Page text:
US 3431348 A
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Description (OCR text may contain errors)
March 4, 1969 s. NELLIS ET AL 3,431,348
ELECTROMAGNETIC SHIELD AND VIEWING LAMINATE Filed May 6, 1966 W. EN mm W m Richard 14 Lamp X g fxwoxwms 3,431,348 ELECTROMAGNETIC SHIELD AND VIEWING LAMINATE Stewart Nellis, Watchung, and Richard W. Lamp, Verona,
N.J., assignors to Technical Wire Products, Inc., Cranford, N.J., a corporation of New Jersey Filed May 6, 1966, Ser. No. 548,150 US. Cl. 17435 Int. Cl. H05k 9/00 4 Claims ABSTRACT OF THE DISCLOSURE This invention relates to an electromagnetic interference shield and a viewing laminate and to its production.
Today, with incursions into space involving the necessity to save space and weight and the resulting microminiturization of sophisticated types of electronic equipment for use in close proximity to one another for communication and control, the proper and effective shielding of such equipment against the unwanted ingress or egress of electromagnetic energy is a universally recognized problem. Illustrative instances of such problems are set out in Hartwell, US. Patent #3,0-19,281.
Often, it is highly desirable, or even necessary, to observe the performance of such equipment from outside the cabinet or other housing therefor. This necessitates the use of a translucent or transparent viewing panel or window. The provision of such windows, however, requires the juxtapositioning, or abutting, of one surface relative to another which necessarily creates problems of shielding the cabinet, or the like against the undesired ingress or egress of electromagnetic wave energy. Thus, it is highly desirable to have a viewing panel, or window, which not only serves the viewing function but also serves to shield the equipment against such undesired ingress or egress of electromagnetic energy. Due to the great variety of equipment used, it is important that any such electromagnetic interference shielding and viewing panel be easy to fabricate so as to permit one to provide the great variety of sizes and shapes required in such viewing panels. So far as known, no wholly satisfactory, uncomplicated and inexpensive viewing panel has been provided which serves both a viewing function and a shielding against interference from electromagnetic energy, i.e., electromagnetic energy interferences (E.M.I.) such, for instance, as radio frequency interference (R.F.I.)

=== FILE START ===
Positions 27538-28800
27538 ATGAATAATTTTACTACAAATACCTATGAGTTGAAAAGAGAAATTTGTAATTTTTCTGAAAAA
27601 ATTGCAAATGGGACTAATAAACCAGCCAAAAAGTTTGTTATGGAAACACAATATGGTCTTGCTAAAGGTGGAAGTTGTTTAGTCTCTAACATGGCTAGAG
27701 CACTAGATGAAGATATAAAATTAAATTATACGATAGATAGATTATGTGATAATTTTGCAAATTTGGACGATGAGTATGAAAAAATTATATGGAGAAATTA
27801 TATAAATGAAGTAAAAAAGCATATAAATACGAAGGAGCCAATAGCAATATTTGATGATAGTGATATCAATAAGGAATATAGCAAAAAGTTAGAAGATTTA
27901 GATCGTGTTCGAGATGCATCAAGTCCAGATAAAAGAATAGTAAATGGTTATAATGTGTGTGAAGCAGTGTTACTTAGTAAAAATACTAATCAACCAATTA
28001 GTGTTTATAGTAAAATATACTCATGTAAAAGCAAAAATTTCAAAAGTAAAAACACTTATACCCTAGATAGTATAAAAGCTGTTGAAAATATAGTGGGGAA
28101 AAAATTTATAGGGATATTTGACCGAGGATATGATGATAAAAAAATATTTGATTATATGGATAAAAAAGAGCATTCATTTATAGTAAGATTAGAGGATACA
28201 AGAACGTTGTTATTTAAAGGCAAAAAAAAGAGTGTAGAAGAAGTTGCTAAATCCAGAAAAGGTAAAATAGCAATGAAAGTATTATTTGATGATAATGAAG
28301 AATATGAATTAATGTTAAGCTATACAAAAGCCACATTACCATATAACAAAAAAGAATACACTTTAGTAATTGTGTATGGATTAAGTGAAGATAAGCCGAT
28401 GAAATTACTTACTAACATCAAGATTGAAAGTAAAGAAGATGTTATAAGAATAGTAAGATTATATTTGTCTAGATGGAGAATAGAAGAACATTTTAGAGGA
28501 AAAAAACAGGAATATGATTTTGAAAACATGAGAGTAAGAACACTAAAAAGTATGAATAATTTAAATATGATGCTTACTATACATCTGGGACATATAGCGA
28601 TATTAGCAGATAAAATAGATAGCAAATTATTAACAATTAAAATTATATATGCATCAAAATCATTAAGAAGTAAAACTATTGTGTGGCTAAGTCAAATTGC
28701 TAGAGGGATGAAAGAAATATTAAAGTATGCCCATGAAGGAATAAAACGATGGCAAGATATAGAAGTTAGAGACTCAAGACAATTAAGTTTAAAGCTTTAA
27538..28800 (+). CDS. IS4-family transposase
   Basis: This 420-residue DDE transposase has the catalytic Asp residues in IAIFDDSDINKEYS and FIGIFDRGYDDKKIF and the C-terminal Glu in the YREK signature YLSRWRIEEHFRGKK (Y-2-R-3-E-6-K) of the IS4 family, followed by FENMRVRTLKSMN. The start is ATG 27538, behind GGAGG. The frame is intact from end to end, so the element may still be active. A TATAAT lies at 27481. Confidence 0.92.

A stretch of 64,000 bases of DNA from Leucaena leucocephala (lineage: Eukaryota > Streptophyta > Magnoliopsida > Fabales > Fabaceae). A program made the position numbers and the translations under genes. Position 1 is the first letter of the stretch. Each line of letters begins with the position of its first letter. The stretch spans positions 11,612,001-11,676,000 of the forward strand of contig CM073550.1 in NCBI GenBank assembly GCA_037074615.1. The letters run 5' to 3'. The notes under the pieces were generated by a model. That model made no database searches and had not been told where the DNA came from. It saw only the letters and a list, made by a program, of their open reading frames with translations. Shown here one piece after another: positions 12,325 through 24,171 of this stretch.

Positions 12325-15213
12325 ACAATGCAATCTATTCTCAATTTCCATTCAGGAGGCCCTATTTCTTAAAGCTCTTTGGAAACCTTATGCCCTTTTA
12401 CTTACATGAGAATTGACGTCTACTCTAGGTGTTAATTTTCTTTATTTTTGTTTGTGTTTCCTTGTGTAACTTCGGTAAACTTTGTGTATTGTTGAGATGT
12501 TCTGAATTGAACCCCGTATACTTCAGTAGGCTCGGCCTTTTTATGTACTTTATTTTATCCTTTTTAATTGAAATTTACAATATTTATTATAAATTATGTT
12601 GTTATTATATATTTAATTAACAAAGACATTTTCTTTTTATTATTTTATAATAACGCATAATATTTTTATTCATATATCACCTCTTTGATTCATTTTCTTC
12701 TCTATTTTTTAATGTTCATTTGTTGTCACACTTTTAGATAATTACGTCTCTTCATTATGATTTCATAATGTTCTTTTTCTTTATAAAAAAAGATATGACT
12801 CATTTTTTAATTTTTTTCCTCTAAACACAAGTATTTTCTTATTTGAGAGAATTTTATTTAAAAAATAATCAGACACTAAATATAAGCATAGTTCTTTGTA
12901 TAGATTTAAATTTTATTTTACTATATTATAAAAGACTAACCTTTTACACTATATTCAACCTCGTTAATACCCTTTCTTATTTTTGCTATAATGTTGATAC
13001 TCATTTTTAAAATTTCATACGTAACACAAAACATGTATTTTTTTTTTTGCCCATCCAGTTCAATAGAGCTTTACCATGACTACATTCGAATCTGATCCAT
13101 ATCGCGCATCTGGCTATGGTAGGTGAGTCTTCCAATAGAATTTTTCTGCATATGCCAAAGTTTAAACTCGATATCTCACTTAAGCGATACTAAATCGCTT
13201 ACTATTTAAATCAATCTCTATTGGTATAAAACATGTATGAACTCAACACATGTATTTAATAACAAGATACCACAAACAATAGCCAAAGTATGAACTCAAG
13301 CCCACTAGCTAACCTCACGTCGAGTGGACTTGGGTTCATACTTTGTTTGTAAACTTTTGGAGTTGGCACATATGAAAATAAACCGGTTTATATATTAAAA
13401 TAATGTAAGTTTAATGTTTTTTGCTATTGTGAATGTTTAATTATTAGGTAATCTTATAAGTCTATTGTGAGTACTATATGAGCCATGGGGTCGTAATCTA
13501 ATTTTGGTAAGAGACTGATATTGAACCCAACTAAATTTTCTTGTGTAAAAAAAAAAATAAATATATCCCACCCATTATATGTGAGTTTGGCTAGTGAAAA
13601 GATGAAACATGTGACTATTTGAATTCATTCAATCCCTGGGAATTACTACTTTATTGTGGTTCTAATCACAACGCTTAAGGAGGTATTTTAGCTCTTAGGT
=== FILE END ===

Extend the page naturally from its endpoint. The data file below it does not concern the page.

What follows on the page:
It is an important object of this invention to provide a versatile, easily fabricated and relatively inexpensive E.M.I. shield and viewing panel.
It is a more particular object of the invention to provide a novel and highly effective E.M.I. shield and viewing laminate.
It is a special object of the invention to provide such a viewing and shielding laminate possessing superior optical properties, and exceptional stability against deterioration attributable to chemical or physical factors.
It is another special object of the invention to provide a method by which desired laminae varying widely in conited States Patent 0 ice efficients of expansion may be used in the same laminate.
The foregoing and other advantages will become apparent from the more detailed description of the invention which follows.
It is yet another special object of the invention to provide a fabricating method and a fabricated article in which markings, or scales, may be easily provided and preserved during use.